red lights

We Can't Always Get What We Want

Rolling Stones
Comiskey Park
Chicago, IL
Sept. 13, 2002
Mick Jagger

Review by Tony Bonyata
Photos by Phil Bonyata

Mick's voice was in top form. Keith's guitar was as beautifully ragged and choppy as ever. A newly sober Ronnie Wood provided incendiary leads, while drummer Charlie Watts expertly held the whole package together with his impeccable timing. And that's not to even mention that this once torn-and-frayed band looked incredibly fit and healthy (yes, even Keith) for a group of men hovering around 60. So what, then, went awry at The Rolling Stones' second of three shows in Chicago last Friday evening?
Maybe it was the fact that the tickets were ridiculously priced, from $370 to be seated somewhere on the ballpark's field (and still seemingly an entire outfield away from the action), to a $50 seat that was actually so high up it reached outside of the Chicago city limits.Keith Richards Or maybe it was the fact that the sound through several numbers was so badly marred that it made them almost unintelligible until midsong. Of course, for the superstitious, there's also the outside chance that it could've just been bad mojo, this being Friday the 13th and all.
While all of these factors may have played a hand in The Stones' slightly less than satisfactory performance at Chicago's Comiskey Park, the singular reason was undoubtedly their choice of songs. Now that's not to say that their Hot Rocks-era hits such as "Honky Tonk Woman," "Jumping Jack Flash," "Brown Sugar," "Satisfaction," and "Sympathy For The Devil" are mediocre by any means. On the contrary, these are some of their strongest and most beloved numbers from their forty year canon. But considering that all of these numbers have been played to death throughout every tour since '89, it seemed that they could have been a little more inventive with their setlist. Even the band seemed to coast on auto pilot through familiar, and overplayed live tunes such as "It's Only Rock 'n' Roll" and "Start Me Up."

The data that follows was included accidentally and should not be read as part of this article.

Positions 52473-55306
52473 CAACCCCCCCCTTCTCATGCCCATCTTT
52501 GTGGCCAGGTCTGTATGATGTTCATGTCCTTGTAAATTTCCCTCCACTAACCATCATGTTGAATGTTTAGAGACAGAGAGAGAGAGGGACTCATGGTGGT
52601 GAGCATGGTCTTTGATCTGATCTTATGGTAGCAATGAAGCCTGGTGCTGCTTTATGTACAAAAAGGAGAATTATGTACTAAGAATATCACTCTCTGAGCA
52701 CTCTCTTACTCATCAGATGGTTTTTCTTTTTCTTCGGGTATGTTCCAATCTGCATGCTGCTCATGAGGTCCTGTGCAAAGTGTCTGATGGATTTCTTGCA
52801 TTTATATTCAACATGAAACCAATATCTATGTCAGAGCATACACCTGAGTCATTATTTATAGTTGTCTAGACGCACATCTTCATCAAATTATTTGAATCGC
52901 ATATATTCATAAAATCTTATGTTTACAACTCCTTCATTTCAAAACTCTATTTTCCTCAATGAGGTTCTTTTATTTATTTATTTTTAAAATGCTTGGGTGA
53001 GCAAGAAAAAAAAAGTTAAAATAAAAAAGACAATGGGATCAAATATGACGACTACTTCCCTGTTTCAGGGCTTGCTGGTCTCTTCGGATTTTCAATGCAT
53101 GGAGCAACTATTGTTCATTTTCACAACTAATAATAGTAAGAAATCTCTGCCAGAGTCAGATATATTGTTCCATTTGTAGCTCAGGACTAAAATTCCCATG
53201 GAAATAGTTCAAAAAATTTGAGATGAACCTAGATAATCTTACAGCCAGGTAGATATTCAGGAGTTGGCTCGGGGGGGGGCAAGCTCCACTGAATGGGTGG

Rolling Stones Looking both healthy and happy, although never casting so much as a glance at one another, The Glimmer Twins still managed to hold sway with their audience through Jagger's rubbery dancing and powerful vocals along with Richards' devilish contortions as he scrapped out meaty slabs of rhythm guitar and, as he proved during his solo on "Sympathy For The Devil, some of the nastiest guitar leads of the evening. Surprisingly, Richards not only sounded better than ever, he also never seemed quite so content, as he hammed up his stage movements with a friendly wink-and-a-nod to his sold out crowd.